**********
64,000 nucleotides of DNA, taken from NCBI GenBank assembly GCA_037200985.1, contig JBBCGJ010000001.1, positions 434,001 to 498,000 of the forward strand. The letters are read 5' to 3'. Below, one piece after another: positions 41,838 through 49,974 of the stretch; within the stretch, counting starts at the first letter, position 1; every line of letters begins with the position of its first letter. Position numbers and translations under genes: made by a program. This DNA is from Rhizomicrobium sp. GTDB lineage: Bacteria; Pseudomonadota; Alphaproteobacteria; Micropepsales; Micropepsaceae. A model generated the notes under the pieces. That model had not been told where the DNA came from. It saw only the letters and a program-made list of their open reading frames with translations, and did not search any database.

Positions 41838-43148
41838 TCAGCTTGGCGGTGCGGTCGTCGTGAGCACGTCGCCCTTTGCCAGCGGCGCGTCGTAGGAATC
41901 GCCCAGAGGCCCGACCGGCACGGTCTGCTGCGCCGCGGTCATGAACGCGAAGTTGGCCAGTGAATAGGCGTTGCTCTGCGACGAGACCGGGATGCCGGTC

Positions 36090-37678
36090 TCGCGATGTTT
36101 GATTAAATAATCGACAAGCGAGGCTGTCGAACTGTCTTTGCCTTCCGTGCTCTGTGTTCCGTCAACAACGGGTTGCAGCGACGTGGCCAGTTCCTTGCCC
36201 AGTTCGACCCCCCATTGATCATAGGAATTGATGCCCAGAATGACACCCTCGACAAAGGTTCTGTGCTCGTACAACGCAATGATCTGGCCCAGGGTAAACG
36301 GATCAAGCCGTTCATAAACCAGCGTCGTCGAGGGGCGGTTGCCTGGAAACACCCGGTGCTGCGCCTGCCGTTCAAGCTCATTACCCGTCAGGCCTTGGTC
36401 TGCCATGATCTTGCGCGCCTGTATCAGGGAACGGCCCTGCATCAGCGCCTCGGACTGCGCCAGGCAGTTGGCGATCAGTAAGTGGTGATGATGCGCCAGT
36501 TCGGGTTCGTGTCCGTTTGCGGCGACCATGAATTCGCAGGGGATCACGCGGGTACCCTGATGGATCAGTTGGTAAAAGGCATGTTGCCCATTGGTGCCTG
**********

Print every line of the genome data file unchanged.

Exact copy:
64,000 nucleotides of DNA, taken from NCBI GenBank assembly GCA_037200985.1, contig JBBCGJ010000001.1, positions 434,001 to 498,000 of the forward strand. The letters are read 5' to 3'. Below, one piece after another: positions 41,838 through 49,974 of the stretch; within the stretch, counting starts at the first letter, position 1; every line of letters begins with the position of its first letter. Position numbers and translations under genes: made by a program. This DNA is from Rhizomicrobium sp. GTDB lineage: Bacteria; Pseudomonadota; Alphaproteobacteria; Micropepsales; Micropepsaceae. A model generated the notes under the pieces. That model had not been told where the DNA came from. It saw only the letters and a program-made list of their open reading frames with translations, and did not search any database.

Positions 41838-43148
41838 TCAGCTTGGCGGTGCGGTCGTCGTGAGCACGTCGCCCTTTGCCAGCGGCGCGTCGTAGGAATC
41901 GCCCAGAGGCCCGACCGGCACGGTCTGCTGCGCCGCGGTCATGAACGCGAAGTTGGCCAGTGAATAGGCGTTGCTCTGCGACGAGACCGGGATGCCGGTC

Positions 36090-37678
36090 TCGCGATGTTT
36101 GATTAAATAATCGACAAGCGAGGCTGTCGAACTGTCTTTGCCTTCCGTGCTCTGTGTTCCGTCAACAACGGGTTGCAGCGACGTGGCCAGTTCCTTGCCC
36201 AGTTCGACCCCCCATTGATCATAGGAATTGATGCCCAGAATGACACCCTCGACAAAGGTTCTGTGCTCGTACAACGCAATGATCTGGCCCAGGGTAAACG
36301 GATCAAGCCGTTCATAAACCAGCGTCGTCGAGGGGCGGTTGCCTGGAAACACCCGGTGCTGCGCCTGCCGTTCAAGCTCATTACCCGTCAGGCCTTGGTC
36401 TGCCATGATCTTGCGCGCCTGTATCAGGGAACGGCCCTGCATCAGCGCCTCGGACTGCGCCAGGCAGTTGGCGATCAGTAAGTGGTGATGATGCGCCAGT
36501 TCGGGTTCGTGTCCGTTTGCGGCGACCATGAATTCGCAGGGGATCACGCGGGTACCCTGATGGATCAGTTGGTAAAAGGCATGTTGCCCATTGGTGCCTG